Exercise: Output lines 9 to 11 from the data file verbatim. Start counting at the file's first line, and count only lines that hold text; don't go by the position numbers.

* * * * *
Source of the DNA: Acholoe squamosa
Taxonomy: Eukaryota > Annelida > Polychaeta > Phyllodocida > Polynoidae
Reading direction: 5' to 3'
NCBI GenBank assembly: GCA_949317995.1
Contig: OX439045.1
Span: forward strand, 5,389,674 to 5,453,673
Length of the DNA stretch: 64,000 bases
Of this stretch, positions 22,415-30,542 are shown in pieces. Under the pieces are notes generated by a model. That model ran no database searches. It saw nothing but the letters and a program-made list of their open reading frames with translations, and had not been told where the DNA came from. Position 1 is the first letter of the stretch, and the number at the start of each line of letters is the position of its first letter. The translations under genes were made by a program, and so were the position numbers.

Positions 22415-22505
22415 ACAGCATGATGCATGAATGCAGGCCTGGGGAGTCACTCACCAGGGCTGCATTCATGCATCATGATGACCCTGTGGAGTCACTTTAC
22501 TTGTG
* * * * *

Positions 22415-22505
22415 ACAGCATGATGCATGAATGCAGGCCTGGGGAGTCACTCACCAGGGCTGCATTCATGCATCATGATGACCCTGTGGAGTCACTTTAC
22501 TTGTG